The Capital Chronicle asked other major health systems on Monday whether they would adopt the state’s guidelines. Legacy Health and Providence Health & Services responded – declining to comment. St. Charles Health System said its guidelines follow state law, including on nondiscrimination
Cooper, of Disability Rights Oregon, said having differing crisis standards of care policies among hospitals is a problem. She also said they should be transparent.
“Whatever a hospital relies on should be public and transparent and anyone would be able to view them.” Cooper said.
That may change.
An Oregon Health Authority spokeswoman told the Capital Chronicle late Monday in response that new rules were coming but provided no details. State agencies use the rule-making process to define laws. Robinson said in his statement that the guidelines are needed mostly for determining who has access to ECMO machines. Hospitals have plenty of ventilators.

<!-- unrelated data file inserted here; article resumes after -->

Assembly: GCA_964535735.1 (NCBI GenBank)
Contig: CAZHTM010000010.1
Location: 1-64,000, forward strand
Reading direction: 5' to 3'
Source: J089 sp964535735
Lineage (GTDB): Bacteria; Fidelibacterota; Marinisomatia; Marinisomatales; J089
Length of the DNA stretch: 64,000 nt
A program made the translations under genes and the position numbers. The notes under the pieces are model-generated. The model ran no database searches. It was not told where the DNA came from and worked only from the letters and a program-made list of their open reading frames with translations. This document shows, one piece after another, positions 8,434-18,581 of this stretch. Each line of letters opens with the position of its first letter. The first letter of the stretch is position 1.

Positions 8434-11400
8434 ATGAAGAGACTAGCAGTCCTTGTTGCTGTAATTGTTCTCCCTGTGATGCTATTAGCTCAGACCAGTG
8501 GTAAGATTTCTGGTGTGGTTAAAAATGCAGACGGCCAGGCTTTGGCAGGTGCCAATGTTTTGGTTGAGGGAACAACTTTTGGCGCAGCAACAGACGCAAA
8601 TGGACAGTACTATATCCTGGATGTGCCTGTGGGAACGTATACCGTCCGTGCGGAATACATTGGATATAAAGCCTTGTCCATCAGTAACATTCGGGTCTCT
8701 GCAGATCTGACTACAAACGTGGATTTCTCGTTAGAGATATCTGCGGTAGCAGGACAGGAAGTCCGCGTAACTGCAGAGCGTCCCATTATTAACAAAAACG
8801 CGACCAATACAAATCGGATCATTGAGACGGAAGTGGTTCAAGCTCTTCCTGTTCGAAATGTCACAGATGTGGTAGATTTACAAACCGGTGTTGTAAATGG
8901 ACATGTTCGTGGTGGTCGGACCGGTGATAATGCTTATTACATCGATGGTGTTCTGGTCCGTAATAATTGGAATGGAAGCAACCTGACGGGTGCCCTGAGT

Dudinski, of the University of Washington, said the current surge is likely to fill up acute care beds – not critical care units.
Omicron appears to cause less severe illness than delta. Hospital stays also appear to be shorter. But the sheer number of cases is likely to overwhelm health case systems, according to a forecast by OHSU. Every day last week broke a new record for cases. Monday’s tally soared past 18,500 cases.
“It’s not critical care with omicron that is the issue,” Dudinski said. “It’s acute care. It’s a really challenging situation.”
Crisis standards of care are not designed to address situations in which normal hospital units are overwhelmed because of a lack of staff, which is a nationwide issue.
“Now we’re in a situation where we don’t have the tools that we need,” Dudinski said.
“It’s no fault of anybody that we didn’t plan for it. We’ve never seen anything like this before.
We didn’t expect the whole world to be sick with something.”